For the last twelve hours, I've been enjoying myself with my repaired laptop by cruising the Internet. I've dropped in on the half dozen writers' loops I belong to and caught up on the discussions. Something jumped out at me that warranted mention.
A newbie member of a loop posted an excerpt of his work. It was riddled with errors. A more experienced writer suggested he needed to pay attention to his spelling, punctuation and grammar. The newbie responded with an airy, "I don't worry about that stuff. That's for my editor to take care of."
I could just imagine the more experienced writers shaking their heads at his naivete. Why? Because things like grammar DO matter.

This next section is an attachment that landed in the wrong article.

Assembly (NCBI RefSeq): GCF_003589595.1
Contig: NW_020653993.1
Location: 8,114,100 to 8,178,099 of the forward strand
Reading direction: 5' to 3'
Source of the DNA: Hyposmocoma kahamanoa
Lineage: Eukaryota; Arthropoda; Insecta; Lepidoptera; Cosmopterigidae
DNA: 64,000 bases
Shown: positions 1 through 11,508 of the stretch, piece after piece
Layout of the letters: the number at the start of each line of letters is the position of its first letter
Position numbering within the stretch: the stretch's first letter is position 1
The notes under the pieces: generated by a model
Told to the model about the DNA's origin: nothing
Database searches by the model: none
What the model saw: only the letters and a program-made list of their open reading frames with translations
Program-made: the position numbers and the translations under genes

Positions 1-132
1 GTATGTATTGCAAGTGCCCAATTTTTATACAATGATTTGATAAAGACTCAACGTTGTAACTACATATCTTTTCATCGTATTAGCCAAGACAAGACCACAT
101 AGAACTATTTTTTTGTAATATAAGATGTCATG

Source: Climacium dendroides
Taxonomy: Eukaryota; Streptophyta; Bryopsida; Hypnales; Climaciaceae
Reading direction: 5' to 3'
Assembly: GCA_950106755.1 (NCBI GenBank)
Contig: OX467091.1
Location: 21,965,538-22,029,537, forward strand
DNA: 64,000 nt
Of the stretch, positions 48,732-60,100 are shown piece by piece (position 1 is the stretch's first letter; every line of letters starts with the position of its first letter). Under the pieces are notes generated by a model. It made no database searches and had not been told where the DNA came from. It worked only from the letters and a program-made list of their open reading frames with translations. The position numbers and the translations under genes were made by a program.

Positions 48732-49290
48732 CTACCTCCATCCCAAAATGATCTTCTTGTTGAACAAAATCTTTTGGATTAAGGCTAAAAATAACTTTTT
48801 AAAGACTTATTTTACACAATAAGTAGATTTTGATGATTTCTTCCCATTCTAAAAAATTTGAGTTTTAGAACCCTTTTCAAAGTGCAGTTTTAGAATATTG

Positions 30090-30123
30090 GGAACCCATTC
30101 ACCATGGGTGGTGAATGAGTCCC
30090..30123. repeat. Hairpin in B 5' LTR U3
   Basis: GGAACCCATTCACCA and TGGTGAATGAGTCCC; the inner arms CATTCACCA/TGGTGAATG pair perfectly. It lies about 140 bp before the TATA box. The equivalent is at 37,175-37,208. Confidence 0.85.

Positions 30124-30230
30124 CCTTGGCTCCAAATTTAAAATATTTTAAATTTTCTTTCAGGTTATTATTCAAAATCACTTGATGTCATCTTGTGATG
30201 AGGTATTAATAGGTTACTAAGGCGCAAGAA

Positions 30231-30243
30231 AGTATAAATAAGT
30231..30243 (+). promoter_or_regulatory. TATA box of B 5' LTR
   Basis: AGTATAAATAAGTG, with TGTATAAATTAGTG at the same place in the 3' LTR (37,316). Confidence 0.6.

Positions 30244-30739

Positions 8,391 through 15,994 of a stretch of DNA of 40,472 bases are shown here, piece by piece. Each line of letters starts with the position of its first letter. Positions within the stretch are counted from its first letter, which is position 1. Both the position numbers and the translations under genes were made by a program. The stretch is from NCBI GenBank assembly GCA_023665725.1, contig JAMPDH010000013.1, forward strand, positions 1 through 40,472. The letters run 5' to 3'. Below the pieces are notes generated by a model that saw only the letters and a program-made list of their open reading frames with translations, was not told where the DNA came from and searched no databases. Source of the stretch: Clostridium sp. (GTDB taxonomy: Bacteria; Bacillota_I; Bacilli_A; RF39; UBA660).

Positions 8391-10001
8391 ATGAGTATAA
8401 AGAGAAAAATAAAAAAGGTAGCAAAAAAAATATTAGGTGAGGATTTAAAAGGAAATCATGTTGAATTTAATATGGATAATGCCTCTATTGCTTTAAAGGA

Agents and editors look for good writing. A manuscript filled with errors will annoy and distract them from the writing.
How can you claim to be a writer when you are ignoring the basics of the craft? It's like going on an interview with a torn shirt, uncut hair and a dirty face. Sure, you may be charming enough to convince someone to hire you. But the odds are stacked against you.
Gone are the days--if they ever existed--where hordes of editing minions sit around waiting to pore over your manuscript and fix your every mistake. Unless you're already a proven commodity in the publishing industry, you need to put your best foot forward in writing in the same way you would during an interview anywhere else.
NOTE: Please check the list of Agents and Editors to the right. I've added two new agent links: Nathan Bransford and Lori Perkins. Be sure to check them out.